With $300 million in cuts proposed for the University of Wisconsin System, it is tempting to say that the sky is falling. But saying that requires real cuts and real impacts that are felt immediately by the general public. Unfortunately, the impact of these cuts will take years to be fully felt.
In the fight against Act 10, one of the left's bigger mistakes was shouting that the sky is falling. Then Act 10 happened and many Wisconsinites didn't feel like much changed. Sure, there were some immediate losses. State workers saw a drop in income, good teachers retired early, and class sizes increased. Schools, particularly rural schools, were forced to cut programs or go to referendum.
But the real wounds of Act 10 are taking time to show themselves. Without unions, there are no organizations fighting to keep class sizes small. This state has a demoralized teaching force that only feels more under attack with every policy passed and election lost. What kinds of students would want to even become a teacher in this climate?
Act 10, the drain of vouchers, demand to teach to the test -- it takes years for the real damage of these policies to show up. Cuts to our educational systems are like choosing to order pizza instead of going to the gym. You don't see the damage right away, but it builds up over time.
The UW System has endured several rounds of cuts through the Jim Doyle and Scott Walker administrations. Each time, it's made it through those cuts without the public noticing too much. But the cuts are there: We had years of rising tuition to make up for the loss of state aid, an outsourcing of university jobs like we saw in the current layoffs at UW-Superior, a forced dwindling of the very cash reserves that were meant to protect against cuts.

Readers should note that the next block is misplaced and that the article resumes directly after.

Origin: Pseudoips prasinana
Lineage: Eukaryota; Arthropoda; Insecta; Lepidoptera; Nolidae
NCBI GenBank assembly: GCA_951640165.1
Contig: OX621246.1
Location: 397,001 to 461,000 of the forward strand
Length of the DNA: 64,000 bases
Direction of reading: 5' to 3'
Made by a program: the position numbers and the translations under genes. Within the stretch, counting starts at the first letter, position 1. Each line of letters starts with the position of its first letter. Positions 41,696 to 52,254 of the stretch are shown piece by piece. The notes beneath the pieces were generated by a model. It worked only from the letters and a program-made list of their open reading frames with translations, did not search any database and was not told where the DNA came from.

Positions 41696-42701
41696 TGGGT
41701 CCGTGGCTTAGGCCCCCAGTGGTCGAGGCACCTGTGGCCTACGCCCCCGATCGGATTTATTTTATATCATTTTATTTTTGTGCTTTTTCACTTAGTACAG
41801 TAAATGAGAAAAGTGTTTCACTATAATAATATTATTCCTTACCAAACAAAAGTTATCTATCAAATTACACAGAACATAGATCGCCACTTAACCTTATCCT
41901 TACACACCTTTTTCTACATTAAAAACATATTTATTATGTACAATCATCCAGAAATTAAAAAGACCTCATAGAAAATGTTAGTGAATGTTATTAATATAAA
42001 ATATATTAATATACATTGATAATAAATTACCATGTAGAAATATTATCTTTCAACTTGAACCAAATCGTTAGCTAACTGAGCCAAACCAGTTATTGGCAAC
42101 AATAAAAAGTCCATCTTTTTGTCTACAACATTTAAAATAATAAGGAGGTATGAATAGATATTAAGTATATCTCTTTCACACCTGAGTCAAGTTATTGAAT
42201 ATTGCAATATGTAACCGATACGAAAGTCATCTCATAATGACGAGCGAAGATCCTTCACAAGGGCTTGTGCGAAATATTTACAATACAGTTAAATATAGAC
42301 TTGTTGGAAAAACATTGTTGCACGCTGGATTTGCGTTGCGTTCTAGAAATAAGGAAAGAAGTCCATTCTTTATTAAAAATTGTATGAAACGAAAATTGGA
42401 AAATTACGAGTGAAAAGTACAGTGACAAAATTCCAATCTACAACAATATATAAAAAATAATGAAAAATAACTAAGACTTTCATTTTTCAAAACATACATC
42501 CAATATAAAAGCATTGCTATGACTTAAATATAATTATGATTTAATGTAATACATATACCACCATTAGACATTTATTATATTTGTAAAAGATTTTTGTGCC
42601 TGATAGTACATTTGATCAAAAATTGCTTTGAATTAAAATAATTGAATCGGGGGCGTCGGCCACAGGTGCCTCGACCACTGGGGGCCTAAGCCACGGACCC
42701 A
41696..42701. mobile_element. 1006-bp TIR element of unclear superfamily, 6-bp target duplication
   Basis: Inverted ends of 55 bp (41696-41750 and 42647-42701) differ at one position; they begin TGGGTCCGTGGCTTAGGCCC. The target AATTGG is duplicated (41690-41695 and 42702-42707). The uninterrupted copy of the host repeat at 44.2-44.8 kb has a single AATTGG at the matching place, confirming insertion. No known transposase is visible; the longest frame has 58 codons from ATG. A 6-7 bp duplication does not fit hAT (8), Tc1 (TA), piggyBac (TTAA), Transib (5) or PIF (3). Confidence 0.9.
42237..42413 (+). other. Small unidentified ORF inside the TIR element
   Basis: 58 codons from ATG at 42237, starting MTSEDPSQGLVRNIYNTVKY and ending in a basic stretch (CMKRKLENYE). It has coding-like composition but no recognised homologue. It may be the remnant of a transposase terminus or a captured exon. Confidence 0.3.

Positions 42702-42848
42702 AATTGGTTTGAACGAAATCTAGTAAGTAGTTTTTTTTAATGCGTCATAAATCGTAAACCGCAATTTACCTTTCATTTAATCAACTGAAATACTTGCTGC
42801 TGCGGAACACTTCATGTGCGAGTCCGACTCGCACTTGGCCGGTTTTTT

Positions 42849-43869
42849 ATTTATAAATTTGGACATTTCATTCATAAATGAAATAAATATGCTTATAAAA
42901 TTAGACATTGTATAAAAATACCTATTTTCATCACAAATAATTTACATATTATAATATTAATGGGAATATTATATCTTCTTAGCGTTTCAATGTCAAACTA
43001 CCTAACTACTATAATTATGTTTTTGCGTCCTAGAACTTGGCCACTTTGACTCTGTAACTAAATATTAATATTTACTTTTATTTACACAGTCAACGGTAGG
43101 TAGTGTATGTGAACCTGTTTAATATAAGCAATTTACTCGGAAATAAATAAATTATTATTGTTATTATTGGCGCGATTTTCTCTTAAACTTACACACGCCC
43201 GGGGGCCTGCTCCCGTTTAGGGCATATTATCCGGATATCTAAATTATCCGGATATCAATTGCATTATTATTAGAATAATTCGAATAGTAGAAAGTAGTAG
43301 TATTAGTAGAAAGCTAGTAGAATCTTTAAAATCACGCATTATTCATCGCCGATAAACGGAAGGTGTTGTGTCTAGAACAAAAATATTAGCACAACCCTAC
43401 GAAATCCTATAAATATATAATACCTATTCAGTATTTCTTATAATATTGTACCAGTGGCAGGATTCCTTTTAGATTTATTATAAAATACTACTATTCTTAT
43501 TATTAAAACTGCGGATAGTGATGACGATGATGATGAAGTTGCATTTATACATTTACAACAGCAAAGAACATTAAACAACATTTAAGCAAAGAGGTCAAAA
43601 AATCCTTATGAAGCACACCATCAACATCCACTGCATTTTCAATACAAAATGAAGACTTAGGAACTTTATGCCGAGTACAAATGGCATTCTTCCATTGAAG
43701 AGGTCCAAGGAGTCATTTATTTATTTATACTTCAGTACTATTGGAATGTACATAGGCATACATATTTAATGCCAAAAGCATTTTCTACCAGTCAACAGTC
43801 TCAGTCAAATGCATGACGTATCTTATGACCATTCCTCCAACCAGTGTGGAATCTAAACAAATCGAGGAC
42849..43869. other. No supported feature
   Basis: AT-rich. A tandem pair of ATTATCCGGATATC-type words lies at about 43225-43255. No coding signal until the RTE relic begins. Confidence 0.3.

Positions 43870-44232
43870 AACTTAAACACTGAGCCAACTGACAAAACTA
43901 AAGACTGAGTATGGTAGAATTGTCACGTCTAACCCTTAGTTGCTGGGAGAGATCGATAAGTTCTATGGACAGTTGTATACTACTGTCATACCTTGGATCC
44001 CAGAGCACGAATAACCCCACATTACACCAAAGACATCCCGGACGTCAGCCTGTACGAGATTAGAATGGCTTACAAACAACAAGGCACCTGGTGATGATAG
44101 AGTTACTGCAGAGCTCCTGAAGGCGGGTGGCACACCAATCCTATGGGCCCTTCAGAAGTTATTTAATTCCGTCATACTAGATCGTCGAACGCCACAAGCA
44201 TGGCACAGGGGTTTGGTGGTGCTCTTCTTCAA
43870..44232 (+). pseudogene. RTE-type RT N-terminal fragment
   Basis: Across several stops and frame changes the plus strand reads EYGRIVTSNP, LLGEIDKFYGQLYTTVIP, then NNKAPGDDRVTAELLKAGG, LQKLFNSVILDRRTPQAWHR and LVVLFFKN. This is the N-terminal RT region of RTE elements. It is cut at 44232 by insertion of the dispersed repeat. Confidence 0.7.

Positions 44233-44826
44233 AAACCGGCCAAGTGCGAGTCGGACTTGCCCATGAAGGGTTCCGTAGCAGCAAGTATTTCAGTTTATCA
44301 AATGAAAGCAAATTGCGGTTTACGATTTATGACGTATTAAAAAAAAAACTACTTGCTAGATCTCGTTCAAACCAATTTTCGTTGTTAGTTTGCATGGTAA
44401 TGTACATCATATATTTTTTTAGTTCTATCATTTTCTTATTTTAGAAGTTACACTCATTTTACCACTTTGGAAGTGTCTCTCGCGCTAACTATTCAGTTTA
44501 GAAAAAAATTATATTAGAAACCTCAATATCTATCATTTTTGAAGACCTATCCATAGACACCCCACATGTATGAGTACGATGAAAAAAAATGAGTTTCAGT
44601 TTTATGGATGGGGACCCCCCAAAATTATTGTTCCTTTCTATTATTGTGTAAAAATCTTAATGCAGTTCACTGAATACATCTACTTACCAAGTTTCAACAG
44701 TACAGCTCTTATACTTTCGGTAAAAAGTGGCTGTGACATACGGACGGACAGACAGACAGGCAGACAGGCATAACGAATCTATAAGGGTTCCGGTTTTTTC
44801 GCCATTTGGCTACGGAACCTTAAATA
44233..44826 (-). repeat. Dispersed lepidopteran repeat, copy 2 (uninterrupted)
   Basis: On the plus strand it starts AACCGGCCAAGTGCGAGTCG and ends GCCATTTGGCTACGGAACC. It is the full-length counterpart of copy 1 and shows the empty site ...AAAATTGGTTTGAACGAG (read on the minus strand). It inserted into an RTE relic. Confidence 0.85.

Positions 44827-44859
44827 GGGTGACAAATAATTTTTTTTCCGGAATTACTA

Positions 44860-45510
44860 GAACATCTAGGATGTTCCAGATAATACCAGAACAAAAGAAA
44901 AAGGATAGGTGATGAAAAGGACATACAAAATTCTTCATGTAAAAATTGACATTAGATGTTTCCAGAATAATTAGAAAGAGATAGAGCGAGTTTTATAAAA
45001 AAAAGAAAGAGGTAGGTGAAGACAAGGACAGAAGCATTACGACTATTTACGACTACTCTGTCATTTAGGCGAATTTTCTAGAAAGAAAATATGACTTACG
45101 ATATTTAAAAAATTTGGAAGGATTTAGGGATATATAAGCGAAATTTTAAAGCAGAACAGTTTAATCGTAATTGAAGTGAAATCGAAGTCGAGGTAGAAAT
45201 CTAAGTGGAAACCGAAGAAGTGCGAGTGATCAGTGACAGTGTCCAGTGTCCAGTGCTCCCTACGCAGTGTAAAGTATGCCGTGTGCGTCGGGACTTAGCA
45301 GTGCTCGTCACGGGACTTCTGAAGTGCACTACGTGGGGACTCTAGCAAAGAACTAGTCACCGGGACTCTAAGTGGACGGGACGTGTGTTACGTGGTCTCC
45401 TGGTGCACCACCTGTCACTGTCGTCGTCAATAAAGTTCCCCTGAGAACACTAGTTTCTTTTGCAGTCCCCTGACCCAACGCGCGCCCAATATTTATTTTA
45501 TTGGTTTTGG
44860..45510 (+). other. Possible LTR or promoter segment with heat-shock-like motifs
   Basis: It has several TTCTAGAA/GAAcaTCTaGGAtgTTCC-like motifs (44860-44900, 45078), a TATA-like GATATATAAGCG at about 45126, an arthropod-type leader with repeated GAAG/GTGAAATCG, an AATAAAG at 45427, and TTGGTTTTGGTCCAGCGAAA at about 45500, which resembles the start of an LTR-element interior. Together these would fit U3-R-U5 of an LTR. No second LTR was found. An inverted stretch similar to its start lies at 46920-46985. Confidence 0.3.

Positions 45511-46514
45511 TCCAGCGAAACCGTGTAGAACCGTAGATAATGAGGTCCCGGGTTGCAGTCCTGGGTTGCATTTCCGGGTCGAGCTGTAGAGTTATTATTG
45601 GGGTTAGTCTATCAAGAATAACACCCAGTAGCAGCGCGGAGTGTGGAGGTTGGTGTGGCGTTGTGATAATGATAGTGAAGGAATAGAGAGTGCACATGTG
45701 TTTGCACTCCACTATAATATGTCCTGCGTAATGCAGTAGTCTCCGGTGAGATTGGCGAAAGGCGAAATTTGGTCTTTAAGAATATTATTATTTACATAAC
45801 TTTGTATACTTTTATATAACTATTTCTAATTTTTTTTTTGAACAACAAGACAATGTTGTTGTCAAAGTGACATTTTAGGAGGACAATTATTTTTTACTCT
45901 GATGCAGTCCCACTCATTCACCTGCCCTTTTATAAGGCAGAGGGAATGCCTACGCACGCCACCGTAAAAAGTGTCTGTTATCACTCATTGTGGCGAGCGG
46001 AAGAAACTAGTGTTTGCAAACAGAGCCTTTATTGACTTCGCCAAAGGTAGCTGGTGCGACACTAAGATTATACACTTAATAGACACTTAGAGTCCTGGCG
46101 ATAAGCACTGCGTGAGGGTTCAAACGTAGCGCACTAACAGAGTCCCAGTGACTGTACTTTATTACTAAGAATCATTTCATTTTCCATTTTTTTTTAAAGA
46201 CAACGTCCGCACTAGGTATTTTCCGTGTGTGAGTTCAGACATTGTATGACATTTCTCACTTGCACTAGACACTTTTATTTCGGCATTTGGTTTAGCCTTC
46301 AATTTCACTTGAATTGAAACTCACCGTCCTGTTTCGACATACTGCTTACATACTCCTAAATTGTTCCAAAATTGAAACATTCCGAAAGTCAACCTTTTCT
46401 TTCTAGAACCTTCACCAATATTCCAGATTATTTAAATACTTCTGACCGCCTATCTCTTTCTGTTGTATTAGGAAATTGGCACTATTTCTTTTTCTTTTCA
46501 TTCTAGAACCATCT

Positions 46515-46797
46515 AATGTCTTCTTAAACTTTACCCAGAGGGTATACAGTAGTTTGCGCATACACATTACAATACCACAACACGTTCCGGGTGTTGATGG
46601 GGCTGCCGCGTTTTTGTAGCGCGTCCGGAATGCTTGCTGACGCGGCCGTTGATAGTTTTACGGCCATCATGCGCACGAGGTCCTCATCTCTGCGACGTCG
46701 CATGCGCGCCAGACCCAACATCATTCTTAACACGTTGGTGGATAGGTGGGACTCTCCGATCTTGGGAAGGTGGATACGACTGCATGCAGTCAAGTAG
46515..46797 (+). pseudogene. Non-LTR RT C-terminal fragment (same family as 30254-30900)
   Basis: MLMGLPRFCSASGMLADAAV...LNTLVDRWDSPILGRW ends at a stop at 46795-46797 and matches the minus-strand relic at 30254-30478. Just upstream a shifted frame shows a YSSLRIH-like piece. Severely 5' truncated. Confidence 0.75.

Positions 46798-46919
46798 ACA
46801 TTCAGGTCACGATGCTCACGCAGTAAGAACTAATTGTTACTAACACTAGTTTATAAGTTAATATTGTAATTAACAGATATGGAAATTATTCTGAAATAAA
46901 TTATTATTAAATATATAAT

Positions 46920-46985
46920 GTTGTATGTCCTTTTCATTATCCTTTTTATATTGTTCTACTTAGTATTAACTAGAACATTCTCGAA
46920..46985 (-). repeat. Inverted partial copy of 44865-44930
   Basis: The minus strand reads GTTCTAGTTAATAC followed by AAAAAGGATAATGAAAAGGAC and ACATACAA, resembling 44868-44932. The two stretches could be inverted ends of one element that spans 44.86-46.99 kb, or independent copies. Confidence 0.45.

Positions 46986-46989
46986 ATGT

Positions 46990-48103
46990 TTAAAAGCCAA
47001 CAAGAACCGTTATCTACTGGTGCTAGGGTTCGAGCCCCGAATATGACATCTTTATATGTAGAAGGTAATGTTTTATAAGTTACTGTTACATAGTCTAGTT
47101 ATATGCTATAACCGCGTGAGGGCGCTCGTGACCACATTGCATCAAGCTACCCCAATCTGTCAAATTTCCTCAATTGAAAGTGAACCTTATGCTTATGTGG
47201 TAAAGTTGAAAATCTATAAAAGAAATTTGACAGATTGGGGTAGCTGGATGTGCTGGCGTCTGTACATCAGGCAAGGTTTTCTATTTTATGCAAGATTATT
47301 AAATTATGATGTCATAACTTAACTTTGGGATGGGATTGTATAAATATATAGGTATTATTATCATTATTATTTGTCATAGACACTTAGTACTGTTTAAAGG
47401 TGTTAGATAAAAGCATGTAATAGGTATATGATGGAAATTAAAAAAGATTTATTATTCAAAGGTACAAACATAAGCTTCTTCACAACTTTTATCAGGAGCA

The impact of this new round of cuts will be felt in waves.
The first wave will be the layoffs, the loss of living wage jobs for custodial, food service workers, IT and admin support staff in campuses all over the state. The impact of losing these relatively good-paying jobs will be felt hardest in the small cities with campuses -- places like Whitewater, Menomonie and Stevens Point.
Students will feel some of these cuts too. You don't notice how many academic advisers there are when you go on the college tour, but you'll notice how many of them have been laid off when you are trying to graduate.
The second wave will be skyrocketing costs. Students and their families won't feel the sticker shock of increased tuition right away. A tuition freeze will stop that until 2017. The double-digit tuition increase will come conveniently after the presidential election, much like how Walker gave everyone tax cuts in 2014 and now we've got to pay for those irresponsible cuts after the gubernatorial election. Students will be priced out of our schools, particularly UW-Madison if the Board of Regents allows it to raise tuition separately from the rest of the System.
Wave three is a philosophical one, one that will define Wisconsin in the years and decades to come. Do we feel our kids have the right to an education from K-12 and beyond, or is college something for the privileged? Do we value education as much as we do roads or prisons? Do we want to be an innovator? Do we want to keep our best and brightest here in Wisconsin, or do we want to ship the brainy kids to Minnesota and Illinois?
The University of Wisconsin System is one of the things I am most proud of as a Wisconsinite. I'm not just talking about UW-Madison. I'm talking about all the four-year campuses, two-year campuses and UW Extension's statewide efforts. For so long, this state has made it easy to go to college. My mom lived in the tiny town of Black River Falls and was able to (affordably) finish her college degree at UW-Eau Claire while raising me by herself. That degree opened doors and changed both of our lives.
I worry for someone who, like my mom, tries to go back to school in a few years but is faced with fewer educational choices and tuition hikes.
The sky is falling. It is just falling slowly enough we won't realize it right away.